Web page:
The Church of the Customer blog has a short interview with author Josh Bernoff, (“Groundswell: Winning in a World Transformed by Social Technologies“).
It is a good exchange on social media. The power of social media in health care organizations hasn’t yet been realized (heck, we’re just getting around to proper patient use). It’s coming.
What’s the secret ingredient at companies that understand the value of two-way communication with customers and why is that ingredient so hard to replicate at other companies?
Most managers say they want to hear from customers. They don’t. They like the idea of a mass of consumers but individually, customers are quirky. Most companies keep them at arm’s length with phone systems and call centers and focus groups. Why are you stuck on the other side of that one-way glass? Dell is an example of a company that now gets it. Michael Dell talks in terms of 100 million customer touches per year. When you think of those touches as an asset, you’ve changed your thinking. For your company to attain that thinking, it helps to build a social application. It will slowly and inexorably change your attitudes to be more customer-centric, especially at is succeeds and spreads to other applications. It takes years, but it works.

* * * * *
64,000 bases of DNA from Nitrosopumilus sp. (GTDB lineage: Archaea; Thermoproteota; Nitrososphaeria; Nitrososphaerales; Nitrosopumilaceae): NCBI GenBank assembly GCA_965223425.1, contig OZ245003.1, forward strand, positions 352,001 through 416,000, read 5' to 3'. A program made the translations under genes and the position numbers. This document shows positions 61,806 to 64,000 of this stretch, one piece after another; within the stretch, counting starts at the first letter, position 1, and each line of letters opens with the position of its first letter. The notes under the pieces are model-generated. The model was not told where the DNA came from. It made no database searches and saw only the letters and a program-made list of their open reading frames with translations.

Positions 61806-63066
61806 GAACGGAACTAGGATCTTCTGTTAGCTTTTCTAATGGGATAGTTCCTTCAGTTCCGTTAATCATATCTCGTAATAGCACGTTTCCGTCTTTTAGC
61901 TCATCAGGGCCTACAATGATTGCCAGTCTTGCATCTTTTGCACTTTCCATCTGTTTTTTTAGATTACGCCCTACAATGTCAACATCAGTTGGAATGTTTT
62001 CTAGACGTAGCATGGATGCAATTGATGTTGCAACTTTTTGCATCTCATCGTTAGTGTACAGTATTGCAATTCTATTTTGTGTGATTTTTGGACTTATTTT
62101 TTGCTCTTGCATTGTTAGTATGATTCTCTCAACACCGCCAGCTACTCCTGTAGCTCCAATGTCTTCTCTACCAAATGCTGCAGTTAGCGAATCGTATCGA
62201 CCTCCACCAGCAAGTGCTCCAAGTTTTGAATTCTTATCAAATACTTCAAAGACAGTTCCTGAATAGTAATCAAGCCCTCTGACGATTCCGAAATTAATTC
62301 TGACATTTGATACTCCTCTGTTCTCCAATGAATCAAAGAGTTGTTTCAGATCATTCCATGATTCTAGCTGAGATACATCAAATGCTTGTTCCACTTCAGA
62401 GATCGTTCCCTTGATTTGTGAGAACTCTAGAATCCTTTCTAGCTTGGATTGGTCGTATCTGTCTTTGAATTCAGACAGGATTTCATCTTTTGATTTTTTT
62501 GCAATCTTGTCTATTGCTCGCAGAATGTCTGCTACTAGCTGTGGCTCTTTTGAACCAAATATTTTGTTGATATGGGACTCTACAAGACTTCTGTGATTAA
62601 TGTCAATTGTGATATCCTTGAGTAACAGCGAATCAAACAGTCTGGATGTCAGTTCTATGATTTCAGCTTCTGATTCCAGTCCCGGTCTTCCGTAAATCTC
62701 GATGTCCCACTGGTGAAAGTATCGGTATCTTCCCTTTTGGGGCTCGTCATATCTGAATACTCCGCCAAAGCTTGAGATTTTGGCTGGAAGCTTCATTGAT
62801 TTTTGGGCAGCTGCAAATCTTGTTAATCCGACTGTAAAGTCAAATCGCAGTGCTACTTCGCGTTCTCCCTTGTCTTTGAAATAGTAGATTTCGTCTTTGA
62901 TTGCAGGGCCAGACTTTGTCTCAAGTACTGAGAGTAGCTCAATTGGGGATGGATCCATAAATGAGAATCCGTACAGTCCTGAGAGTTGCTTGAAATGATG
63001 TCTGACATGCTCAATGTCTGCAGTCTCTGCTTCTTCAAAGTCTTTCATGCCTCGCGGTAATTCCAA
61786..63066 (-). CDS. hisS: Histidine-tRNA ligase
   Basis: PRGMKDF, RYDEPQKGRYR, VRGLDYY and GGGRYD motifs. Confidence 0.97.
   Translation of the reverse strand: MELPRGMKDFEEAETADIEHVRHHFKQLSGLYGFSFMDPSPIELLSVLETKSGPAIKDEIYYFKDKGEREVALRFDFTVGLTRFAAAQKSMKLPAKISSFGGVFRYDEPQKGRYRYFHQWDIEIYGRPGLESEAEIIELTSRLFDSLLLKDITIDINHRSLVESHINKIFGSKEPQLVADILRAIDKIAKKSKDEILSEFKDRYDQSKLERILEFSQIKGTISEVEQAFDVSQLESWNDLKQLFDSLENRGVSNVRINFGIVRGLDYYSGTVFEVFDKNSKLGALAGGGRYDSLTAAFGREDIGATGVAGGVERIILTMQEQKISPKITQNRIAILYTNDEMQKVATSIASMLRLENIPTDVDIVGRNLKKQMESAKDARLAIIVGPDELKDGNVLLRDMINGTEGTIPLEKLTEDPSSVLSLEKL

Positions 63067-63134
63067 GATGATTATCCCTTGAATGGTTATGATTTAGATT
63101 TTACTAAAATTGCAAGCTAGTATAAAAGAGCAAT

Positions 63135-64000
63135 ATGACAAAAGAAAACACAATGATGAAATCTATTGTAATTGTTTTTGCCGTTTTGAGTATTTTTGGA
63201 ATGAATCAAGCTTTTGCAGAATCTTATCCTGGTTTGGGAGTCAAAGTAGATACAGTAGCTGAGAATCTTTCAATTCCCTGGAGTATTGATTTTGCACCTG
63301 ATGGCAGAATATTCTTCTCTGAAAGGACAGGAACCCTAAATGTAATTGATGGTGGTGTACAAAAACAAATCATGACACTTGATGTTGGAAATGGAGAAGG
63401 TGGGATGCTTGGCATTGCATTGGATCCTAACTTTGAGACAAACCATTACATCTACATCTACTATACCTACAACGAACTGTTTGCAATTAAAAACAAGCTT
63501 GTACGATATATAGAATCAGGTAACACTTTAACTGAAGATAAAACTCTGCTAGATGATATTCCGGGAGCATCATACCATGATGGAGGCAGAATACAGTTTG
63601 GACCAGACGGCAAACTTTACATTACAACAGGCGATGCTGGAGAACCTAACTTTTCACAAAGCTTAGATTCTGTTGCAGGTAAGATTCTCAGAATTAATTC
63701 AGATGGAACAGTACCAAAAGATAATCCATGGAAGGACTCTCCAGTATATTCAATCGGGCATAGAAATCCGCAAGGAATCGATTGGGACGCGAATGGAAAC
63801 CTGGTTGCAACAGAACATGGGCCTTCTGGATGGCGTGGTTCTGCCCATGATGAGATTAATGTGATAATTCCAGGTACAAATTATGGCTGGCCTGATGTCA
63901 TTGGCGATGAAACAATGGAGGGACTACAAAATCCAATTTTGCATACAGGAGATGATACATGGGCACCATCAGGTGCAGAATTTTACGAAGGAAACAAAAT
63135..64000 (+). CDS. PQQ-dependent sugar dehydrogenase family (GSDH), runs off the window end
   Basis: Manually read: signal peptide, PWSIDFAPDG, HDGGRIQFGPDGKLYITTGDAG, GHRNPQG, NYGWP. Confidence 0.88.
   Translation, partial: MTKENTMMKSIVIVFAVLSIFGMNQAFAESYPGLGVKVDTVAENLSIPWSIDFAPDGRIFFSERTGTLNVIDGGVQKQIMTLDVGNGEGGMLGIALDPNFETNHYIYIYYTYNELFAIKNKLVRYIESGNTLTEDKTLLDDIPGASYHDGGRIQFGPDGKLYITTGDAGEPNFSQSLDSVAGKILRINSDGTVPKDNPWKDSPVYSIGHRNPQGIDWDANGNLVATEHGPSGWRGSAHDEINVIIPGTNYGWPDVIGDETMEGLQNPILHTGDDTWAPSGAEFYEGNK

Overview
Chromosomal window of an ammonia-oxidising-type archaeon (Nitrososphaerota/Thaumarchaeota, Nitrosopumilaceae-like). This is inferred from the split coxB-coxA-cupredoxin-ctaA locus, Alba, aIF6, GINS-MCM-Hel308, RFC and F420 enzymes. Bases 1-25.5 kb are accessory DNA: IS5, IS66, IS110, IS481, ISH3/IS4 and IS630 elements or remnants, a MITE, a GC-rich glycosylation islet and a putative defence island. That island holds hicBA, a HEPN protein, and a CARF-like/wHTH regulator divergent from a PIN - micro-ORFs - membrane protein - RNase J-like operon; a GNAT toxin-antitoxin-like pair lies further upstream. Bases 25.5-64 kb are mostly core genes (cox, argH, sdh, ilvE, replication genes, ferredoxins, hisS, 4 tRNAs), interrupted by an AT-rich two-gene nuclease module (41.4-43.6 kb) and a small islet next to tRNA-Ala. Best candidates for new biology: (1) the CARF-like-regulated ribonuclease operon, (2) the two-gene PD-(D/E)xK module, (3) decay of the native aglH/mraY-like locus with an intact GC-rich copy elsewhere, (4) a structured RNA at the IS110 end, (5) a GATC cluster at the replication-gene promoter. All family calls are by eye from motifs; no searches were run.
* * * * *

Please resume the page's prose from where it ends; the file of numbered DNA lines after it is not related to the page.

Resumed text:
Personalized health care is the new raison d’etre in some organizations. That’s good…when it happens. In order to personalize, a hospital must encourage individual conversations with each patient. We have some work to do. Social media will help.
2 thoughts on “Back to Listening”
I’ve been an advocate of social media for business for years, and make a decent living in training organizations to join consumers in this new communications paradigm. I’ve got some clients who are in biotech, and who serve the pharmaceutical industry… and am wondering why hospitals seem to have such fear of the blogosphere. Not from the doctor’s perspective, but from the administrative perspective.
Do you have any light you can shed on that fear? Is it regulatory, or just the (too) common perception that the feedback they might get from patients/families, etc. might be negative?
I think the fear of the blogosphere is not necessarily the communication platform, but the communication itself. Hospitals, traditionally, have held all information close to the vest. And when you do that since the beginning of time, it is difficult to change. But it’s starting to change—there are a few CEOs who blog. And I think we’ll likely see that number increase over the next ten years. I know ten years is a long time. But health care is slow. Always has been. Realistically, could you see a hospital that doesn’t have electronic medical records utilize blogs?